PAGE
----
yes, dari, that was a cracker lob. They always look out, those long ones, from a telly viewer’s perspective – and Murray’s. Caught the line, though.


dimwitted recluse Says:

a sarcastic smile directed by Nalby to the umpire, followed by 2 loose points, and the set is Murray’s and the Nalbandian racket is history. When Nalbandian pulls out the sarky smile, his fans have got to worry. In his great runs a couple of years ago, I’ll bet his facial expression barely altered.

You’ve got to think Murray strong favourite to win this now. He’d be slight favourite even if Nalby’s mind was under control – but is it?


dimwitted recluse Says:

well, Nalbandian pulls back to 1-1, but bit fortunate. Again, the sarcastic smile over call of let – he subsequently only won point with lucky net cord, Murray otherwise primed to pass and gain 30 all. As it was, game went to deuce. The point about criticising sarky smiles etc is absolutely not to make a pseudo moral point – it’s just a)pointless, umpires NEVER retract on this one and b)Nalbanidan himself becomes distracted. The flow goes out of his game, and this man without a big serve needs flow, rhythm, whatever.


dimwitted recluse Says:

oh, dear, Murray shaking his wrist, gone back to his chair. Hope not a resurgence of the old injury. Both players have been making errors of late, nevertheless, Murray has started to look impressive, which has boded very well for rest of tourney. And now this. Got to hope it’s a just a little niggle.


dimwitted recluse Says:

Murray holds and looks ok. I was watching the match when he first damaged his wrist – it was against Volandri, I think, in germany (Vol had recently got to the Rome final having beaten among otherd Fed, so he was in good nick). Murray was taking Volandri apart – and then he suddenly pulled up short, looking in agony. He continued to play, but it was no good, and he had to retire. This time, it looks ok. Fingers crossed.


dimwitted recluse Says:

Murray, when he’s not serving aces or 135 mph 1sts, is giving his second serve a damn good whack – and it’s paying off. Sign of things to come?


jane Says:

Phew! Glad Andy’s through. And Nole too. :) One match at a time.

Looks like Roddick really took it to Nieminen.


skeezerweezer Says:

Well, Nalby was, well, Nalby. Looks like at any given time he can beat anyone anytime, then a crucial miss here and there, boom.

Murray’s serve; stellar.


dimwitted recluse Says:

Murray breaks more due to Nalbamdian’s errors than anything else this time, and he finishes the match appropriately with a lovely piece of serve and voleyin. I do hope hope hope he continues with that and brings it to Wimbledon – it’s sorely needed there, I’ve kept hoping Federer would do it, but he doesn’t you know, and Murray absolutely has the tools to do it if fed won’t. Thought match a bit scrappy towards end, but even so, Murray done well in difficult draw, and I assume can only get better.


dimwitted recluse Says:

In interview with Petchey, Murray confirms his calling on the trainer more precautionary – slight twinge, the alarm bells ring. I didn’t know he spent 9 or so weeks off last year with wrist injury. It seems he tweeted a few weeks ago that he had hurt his wrist on one of those console games. Even what you joke about says something.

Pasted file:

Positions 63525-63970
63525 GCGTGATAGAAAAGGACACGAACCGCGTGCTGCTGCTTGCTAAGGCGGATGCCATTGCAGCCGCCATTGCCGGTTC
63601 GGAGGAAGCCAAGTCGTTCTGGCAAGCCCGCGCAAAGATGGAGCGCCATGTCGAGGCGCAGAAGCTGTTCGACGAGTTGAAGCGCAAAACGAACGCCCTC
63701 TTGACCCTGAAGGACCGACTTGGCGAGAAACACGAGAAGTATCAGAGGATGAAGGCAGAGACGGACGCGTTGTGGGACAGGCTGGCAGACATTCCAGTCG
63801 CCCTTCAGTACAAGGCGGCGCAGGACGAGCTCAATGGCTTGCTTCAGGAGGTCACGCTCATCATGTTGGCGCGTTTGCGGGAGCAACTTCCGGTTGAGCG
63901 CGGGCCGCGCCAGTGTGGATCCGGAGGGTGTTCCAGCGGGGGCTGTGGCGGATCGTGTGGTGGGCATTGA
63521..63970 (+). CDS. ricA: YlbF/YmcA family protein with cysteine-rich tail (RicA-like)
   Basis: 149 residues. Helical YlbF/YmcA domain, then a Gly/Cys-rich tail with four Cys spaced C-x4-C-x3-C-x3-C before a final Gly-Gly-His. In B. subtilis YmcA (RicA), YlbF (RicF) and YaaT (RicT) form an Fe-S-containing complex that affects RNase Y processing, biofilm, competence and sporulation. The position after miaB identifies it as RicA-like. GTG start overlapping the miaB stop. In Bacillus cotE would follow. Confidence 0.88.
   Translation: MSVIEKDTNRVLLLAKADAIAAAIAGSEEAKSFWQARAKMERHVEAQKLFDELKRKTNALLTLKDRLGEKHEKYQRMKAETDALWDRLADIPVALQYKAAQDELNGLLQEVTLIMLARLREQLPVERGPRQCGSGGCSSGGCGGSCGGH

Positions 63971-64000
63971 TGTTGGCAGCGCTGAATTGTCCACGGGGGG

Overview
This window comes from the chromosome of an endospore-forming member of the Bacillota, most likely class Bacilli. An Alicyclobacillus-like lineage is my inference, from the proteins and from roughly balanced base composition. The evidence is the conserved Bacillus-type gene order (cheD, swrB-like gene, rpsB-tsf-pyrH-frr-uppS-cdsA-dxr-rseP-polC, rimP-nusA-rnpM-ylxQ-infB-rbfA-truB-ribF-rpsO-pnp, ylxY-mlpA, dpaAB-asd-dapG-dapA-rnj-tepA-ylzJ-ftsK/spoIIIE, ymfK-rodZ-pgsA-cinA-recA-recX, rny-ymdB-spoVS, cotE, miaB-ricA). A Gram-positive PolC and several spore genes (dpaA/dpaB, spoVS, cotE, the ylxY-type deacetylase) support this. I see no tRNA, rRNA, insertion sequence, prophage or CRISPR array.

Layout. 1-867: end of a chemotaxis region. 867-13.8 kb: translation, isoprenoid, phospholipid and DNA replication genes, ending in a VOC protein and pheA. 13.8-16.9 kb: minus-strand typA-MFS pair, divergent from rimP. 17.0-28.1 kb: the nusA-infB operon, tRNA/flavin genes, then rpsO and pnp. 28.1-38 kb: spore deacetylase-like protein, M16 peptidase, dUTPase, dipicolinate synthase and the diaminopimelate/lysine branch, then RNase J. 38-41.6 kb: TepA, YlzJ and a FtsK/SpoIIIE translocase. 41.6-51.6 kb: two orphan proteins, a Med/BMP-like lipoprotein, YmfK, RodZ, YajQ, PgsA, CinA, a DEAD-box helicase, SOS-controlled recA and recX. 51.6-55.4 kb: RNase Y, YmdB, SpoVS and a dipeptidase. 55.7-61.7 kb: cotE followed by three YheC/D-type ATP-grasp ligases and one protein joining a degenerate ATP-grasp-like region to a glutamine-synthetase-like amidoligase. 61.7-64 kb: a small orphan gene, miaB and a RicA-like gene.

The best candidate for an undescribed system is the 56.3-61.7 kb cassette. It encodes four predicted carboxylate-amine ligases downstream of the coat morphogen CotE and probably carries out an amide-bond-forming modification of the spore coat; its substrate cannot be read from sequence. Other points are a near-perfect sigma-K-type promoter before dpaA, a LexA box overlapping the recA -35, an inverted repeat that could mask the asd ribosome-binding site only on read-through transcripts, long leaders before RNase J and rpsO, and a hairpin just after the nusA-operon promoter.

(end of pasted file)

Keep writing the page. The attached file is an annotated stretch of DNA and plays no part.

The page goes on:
Murray confirmed that he really went or his second serve – at last! – with some at around 112.m.p.h. That’s almost Isner like. He also declared himself pleased to have had the option of changing his game to s and v as he was getting nowhere in first set from the base line. And he confirmed that he’d like to do more of that. Definitely in Paris, obviously, and no doubt O2. For me, the big question will be Wimbledon. I don’t see him beating Nadal there unless he develops his serve and volley game. Grass being what it is these days, that won’t be easy. But that’s it, isn’t it. Why should it be easy?

If Federer and Murray meet, that’s going to be a humdinger. Can’t wait.


jane Says:

d.r., Yes Murray was out for a long while after the USO. I didn’t realize it was nine weeks. But I know he didn’t play any of the Asian tournaments.

BTW, didn’t Fed beat Gasquet 1 & 1 recently or was that someone else? Can’t remember.


JJ Says:

Murray did play the asian swing, he played shanghai and beijing (I think)


jane Says:

JJ, I was referring to last year: Andy M hurt his wrist in his match with Cilic and then was on hiatus for a bit.

I read in match summaries that Nole wasn’t looking too sharp but luckily for him neither was Monaco. I think Llodra might be tough for Nole to beat. He’ll have crowd support and at the moment he’s taking apart Isner. Hmmm.

Speaking of Murray v. Cillic, they’ll meet again next round. Murray has the last win, this year at the AO. I think he can do it again if he plays like he did again Nalby.


margot Says:

dr: Thanks for that excellent match commentary, missed it earning a crust. Very worrying re wrist, it’s his achilles heel:(
JJ: not last year he didn’t, after Davis Cup his first tournament was Valencia, am pretty sure of this. Injured that damn wrist at tournament just b4 USOpen 2009.
jane: looks as if it were easy for Novak:)


margot Says:

jane: gr8 minds :)


jane Says:

margot, crossed in the ether. :)


Fot Says: